Matthew Griffin, described as “The Adviser behind the Advisers” and a “Young Kurzweil,” is the founder and CEO of the 311 Institute, a global Futures and Deep Futures consultancy working between the dates of 2020 to 2070, and is an award winning futurist, and author of “Codex of the Future” series. Regularly featured in the global media, including AP, BBC, Bloomberg, CNBC, Discovery, RT, and Viacom, Matthew’s ability to identify, track, and explain the impacts of hundreds of revolutionary emerging technologies on global culture, industry and society, is unparalleled. Recognised for the past six years as one of the world’s foremost futurists, innovation and strategy experts Matthew is an international speaker who helps governments, investors, multi-nationals and regulators around the world envision, build and lead an inclusive, sustainable future. A rare talent Matthew’s recent work includes mentoring Lunar XPrize teams, re-envisioning global education and training with the G20, and helping the world’s largest organisations envision and ideate the future of their products and services, industries, and countries. Matthew's clients include three Prime Ministers and several governments, including the G7, Accenture, Aon, Bain & Co, BCG, Credit Suisse, Dell EMC, Dentons, Deloitte, E&Y, GEMS, Huawei, JPMorgan Chase, KPMG, Lego, McKinsey, PWC, Qualcomm, SAP, Samsung, Sopra Steria, T-Mobile, and many more.
WHY THIS MATTERS IN BRIEF
As agencies around the world race to begin establishing bases and villages on the Moon we’re going to need a company that can help transport all the equipment and supplies.
The cost of going into space has plummeted over the past few years, in some cases falling from $100 million a launch to $35 million, for the biggest rockets like the SpaceX Falcon 9, and you can launch your miniature cubesats, like the eighty odd that were launched recently by Planet for hundreds of thousands of dollars. And as everyone’s fascination with space continues almost unabated, including SpaceX’s two private space tourists who’ll circumnavigate the Moon in 2018, Jeff Bezos and his space outfit Blue Origin wants in one the action – it looks like he’s not satisfied with just messing around with Amazon’s delivery drones which made their first UK delivery last year.
However, Bezos being Bezos, the famous CEO of Amazon, has now announced that he wants to develop a lunar spacecraft with a lander named “Blue Moon.” And he wants to use it to create the Moon’s first Moon delivery service. Hey, why not!? Even Moon colonists need pizzas, 42” TV’s… and banjos.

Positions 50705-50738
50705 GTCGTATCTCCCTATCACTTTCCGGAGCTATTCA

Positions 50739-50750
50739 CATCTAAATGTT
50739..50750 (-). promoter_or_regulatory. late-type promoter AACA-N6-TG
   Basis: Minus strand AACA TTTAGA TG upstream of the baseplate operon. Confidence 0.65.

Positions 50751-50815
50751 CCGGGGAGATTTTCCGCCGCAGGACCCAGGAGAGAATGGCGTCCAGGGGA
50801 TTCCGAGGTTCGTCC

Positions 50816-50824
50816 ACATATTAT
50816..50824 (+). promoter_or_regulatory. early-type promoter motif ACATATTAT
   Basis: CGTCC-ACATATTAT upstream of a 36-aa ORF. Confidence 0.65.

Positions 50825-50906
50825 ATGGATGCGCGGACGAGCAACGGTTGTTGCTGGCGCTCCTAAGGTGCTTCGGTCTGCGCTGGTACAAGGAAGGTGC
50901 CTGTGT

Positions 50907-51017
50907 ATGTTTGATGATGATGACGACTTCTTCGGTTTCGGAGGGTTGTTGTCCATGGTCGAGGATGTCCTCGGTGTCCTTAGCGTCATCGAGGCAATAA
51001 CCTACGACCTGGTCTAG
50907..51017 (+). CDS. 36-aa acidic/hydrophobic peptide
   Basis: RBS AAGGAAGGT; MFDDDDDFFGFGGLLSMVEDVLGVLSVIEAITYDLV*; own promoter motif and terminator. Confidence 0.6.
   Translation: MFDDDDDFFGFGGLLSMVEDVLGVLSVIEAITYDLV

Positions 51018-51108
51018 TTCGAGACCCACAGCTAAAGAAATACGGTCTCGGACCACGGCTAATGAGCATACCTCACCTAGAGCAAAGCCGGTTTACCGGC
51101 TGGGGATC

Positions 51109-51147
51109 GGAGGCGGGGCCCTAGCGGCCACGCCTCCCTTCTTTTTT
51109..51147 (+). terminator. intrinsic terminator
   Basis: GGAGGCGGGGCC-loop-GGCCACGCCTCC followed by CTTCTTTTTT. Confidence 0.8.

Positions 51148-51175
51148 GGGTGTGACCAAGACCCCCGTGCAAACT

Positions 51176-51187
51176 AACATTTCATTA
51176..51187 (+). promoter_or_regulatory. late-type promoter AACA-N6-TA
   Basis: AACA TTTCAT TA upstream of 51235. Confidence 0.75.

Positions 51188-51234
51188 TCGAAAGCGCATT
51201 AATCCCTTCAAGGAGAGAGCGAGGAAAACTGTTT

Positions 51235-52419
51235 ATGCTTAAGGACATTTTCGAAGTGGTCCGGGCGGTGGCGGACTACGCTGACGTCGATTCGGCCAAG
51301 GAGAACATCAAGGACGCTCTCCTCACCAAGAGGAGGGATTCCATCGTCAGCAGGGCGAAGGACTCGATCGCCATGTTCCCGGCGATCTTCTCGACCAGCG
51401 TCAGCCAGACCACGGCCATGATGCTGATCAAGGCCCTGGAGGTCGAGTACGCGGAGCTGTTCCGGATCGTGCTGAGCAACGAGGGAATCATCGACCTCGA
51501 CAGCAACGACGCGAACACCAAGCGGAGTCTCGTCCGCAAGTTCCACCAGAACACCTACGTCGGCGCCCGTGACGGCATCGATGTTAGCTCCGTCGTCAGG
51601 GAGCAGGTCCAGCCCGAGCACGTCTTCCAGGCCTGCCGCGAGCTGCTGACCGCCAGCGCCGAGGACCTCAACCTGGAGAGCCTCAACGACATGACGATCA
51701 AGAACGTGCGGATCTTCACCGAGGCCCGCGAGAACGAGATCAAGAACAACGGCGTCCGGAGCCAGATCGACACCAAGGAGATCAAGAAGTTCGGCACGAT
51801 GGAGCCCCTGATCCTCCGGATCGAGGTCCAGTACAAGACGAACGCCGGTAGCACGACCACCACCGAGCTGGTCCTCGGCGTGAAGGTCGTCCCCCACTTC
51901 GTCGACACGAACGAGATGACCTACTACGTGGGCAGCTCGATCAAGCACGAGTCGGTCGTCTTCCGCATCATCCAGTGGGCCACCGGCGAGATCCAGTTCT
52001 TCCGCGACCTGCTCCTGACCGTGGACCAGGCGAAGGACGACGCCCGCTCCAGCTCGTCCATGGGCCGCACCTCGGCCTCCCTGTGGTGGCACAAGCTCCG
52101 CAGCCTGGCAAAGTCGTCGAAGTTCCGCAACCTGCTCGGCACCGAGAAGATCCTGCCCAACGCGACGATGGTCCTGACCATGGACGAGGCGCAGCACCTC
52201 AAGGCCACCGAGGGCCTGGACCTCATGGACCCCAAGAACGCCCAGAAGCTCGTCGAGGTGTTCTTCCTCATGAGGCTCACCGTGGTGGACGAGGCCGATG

The company has been circulating a seven page white paper to NASA officials and Trump’s transition team containing the project’s details.
Apparently, Blue Moon will be able to carry up to 10,000 pounds of cargo to space and can be launched on top of NASA’s huge Space Launch System (SLS), a remake of the famous Saturn V rocket, the United Launch Alliance’s Atlas V or Blue Origin’s own New Glenn rocket.
For now the Blue Origin team appear to have chosen the Shackleton crater on the moon’s south pole as its landing site, since that region has continuous sunlight that its spacecraft’s solar panels can use, and Shackleton is also rich in water ice that Blue Moon can use to create rocket fuel.
Bezos believes the project’s first mission could happen as soon as July 2020, but he admits it can only be done in partnership with NASA.
“It is time for America to return to the Moon, this time to stay. A permanently inhabited lunar settlement is a difficult and worthy objective. I sense a lot of people are excited about this… our liquid hydrogen expertise and experience with precision vertical landing offer the fastest path to a lunar lander mission. I’m excited about this and am ready to invest my own money alongside NASA to make it happen,” he said.
And who knows, now the European Space Agency (ESA), has announced its plans to build the first Moon village beginning later this year the first generation of Moon colonists could be binge eating pizzas and playing the banjo in their new pad as early as 2021.